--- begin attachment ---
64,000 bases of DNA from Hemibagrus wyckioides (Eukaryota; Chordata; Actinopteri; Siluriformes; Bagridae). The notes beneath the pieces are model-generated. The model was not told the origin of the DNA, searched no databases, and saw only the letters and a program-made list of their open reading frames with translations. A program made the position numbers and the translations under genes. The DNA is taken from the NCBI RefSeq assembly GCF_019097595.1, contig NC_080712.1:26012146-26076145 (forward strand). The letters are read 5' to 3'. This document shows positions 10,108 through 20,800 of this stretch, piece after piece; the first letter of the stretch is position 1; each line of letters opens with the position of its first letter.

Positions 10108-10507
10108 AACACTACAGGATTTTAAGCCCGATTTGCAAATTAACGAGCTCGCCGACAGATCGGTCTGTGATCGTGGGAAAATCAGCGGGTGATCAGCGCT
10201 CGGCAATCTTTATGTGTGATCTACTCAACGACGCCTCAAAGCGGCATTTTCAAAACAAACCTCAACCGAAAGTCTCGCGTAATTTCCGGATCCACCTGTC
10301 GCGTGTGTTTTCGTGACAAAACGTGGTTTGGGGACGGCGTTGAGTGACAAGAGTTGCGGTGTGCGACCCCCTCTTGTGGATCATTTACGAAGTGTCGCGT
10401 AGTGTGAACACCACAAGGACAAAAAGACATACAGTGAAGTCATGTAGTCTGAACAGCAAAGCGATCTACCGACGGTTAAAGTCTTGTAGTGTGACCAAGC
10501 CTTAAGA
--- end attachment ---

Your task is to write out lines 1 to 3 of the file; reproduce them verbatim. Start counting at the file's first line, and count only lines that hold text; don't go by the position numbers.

64,000 bases of DNA from Hemibagrus wyckioides (Eukaryota; Chordata; Actinopteri; Siluriformes; Bagridae). The notes beneath the pieces are model-generated. The model was not told the origin of the DNA, searched no databases, and saw only the letters and a program-made list of their open reading frames with translations. A program made the position numbers and the translations under genes. The DNA is taken from the NCBI RefSeq assembly GCF_019097595.1, contig NC_080712.1:26012146-26076145 (forward strand). The letters are read 5' to 3'. This document shows positions 10,108 through 20,800 of this stretch, piece after piece; the first letter of the stretch is position 1; each line of letters opens with the position of its first letter.

Positions 10108-10507
10108 AACACTACAGGATTTTAAGCCCGATTTGCAAATTAACGAGCTCGCCGACAGATCGGTCTGTGATCGTGGGAAAATCAGCGGGTGATCAGCGCT